Launching A Model for Maternity Homes in Africa
Jonas Nguh, a Walden University alumnus and current adjunct faculty member in the graduate school of nursing, has a heart of service, evidenced by his constant drive to start meaningful programs, gain new knowledge, and serve people no matter where he goes. Originally from Cameroon and now a resident of Baltimore, Maryland, he recently launched a model for maternity homes in sub-Saharan Africa, and due to the clarity and success of the approach, the model has now been adopted in four countries: Senegal, Zambia, India, and Uganda.
Growing up in Cameroon in a family of all women, Nguh was acutely aware of the outsize risks that women, particularly mothers, face. He is a nurse by training and went on to receive his Ph.D. in public health from Walden. As he gained more academic knowledge about healthcare, he knew there had to be a better way to take care of mothers and also lift up communities.
“I have seen firsthand how women are so often disenfranchised,” Nguh said. “I wanted to focus on empowering this population group and improving their living conditions.” The statistics on maternal health in Africa were staggering to him, and he points out that in developing countries, the maternal mortality ratio is 230 women per 100,000 births, compared to 16 women per 100,000 births in developed countries.
The model that Nguh developed focuses on microeconomic principles and is a community cooperative, compelling all involved with it to feel ownership of the physical space and, eventually, the health of the women in their community. It takes the form of a residential obstetric facility where women can stay prior to childbirth and receive all the medical care they need. It is truly a community effort, as it is partially supported by revenue-generating activities carried out by other women in the community, like gardening, raising animals, and beekeeping. The long-term sustainability of this model was the most important factor to Nguh, and he has been encouraged to see the model adopted in other countries and contexts. He estimates that it has now impacted more than two million people.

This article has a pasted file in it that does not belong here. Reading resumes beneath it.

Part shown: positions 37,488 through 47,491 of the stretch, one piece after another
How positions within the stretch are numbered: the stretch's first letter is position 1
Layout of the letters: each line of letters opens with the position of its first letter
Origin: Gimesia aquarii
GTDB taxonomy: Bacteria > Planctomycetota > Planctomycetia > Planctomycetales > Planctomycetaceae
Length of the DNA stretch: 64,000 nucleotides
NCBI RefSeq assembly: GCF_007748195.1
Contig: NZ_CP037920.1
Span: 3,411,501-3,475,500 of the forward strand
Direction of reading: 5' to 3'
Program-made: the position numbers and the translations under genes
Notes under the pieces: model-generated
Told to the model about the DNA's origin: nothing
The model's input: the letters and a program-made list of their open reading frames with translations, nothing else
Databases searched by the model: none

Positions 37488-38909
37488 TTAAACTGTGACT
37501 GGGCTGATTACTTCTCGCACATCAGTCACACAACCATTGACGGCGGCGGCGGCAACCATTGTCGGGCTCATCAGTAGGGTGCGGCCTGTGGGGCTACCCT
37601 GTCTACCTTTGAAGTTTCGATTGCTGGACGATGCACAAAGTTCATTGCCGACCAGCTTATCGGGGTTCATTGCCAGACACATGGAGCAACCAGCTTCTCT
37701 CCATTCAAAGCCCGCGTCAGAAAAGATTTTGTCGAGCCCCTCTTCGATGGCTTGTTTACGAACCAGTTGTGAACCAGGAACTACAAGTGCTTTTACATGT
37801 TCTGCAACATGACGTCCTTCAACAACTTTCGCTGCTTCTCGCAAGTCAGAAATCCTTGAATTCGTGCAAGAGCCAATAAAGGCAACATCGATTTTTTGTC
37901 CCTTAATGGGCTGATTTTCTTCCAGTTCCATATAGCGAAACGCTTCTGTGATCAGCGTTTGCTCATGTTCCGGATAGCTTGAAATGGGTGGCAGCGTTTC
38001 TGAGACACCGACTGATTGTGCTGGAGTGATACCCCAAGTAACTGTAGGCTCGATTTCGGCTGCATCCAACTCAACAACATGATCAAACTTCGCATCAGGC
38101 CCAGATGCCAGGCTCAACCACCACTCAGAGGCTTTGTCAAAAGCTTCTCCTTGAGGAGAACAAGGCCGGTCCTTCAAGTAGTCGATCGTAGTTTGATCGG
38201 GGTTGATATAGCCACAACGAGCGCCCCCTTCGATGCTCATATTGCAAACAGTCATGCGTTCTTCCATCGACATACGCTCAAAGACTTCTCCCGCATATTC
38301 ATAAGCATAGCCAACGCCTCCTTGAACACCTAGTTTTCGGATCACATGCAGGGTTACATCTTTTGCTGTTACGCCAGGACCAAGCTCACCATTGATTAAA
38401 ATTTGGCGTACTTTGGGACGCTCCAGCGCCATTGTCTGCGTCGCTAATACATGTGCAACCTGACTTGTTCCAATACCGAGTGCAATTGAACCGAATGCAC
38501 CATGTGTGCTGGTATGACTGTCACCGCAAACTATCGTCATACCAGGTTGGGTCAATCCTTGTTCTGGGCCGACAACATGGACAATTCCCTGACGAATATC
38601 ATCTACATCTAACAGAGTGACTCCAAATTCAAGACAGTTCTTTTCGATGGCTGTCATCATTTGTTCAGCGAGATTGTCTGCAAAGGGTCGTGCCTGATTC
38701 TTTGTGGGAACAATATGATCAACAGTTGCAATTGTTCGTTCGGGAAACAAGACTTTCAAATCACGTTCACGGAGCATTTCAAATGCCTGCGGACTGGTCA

This effort to improve maternal health in his native Africa is not the only sort of service Nguh has taken on in recent years; he has been leading and starting community projects his entire life, all motivated by his passion to give back. From the time he arrived in the United States as a young man, he was passionate about helping other immigrants adjust to their new lives. This led him to start a nonprofit that links immigrants to the services and support in their areas. He also noticed the gap in advocacy for those with developmental disabilities during his time working as a nurse in an assisted living facility. He then started a small assisted living facility in Baltimore that addresses this specific gap. He also traveled to Haiti in 2010 to serve as a first responder to the earthquake there. And as a professor of nursing, he challenged his students to start their own service-minded projects, eventually supporting one particularly strong project that raised more than $1 million to provide vaccines to refugees worldwide. With this history of service, coming onboard as a faculty member at Walden was a natural fit.
“I have always connected with Walden’s social change mission,”Nguh said.
This comes as no surprise given his personal track record of service, one that he hopes will resonate with his students and everyone he comes in contact with.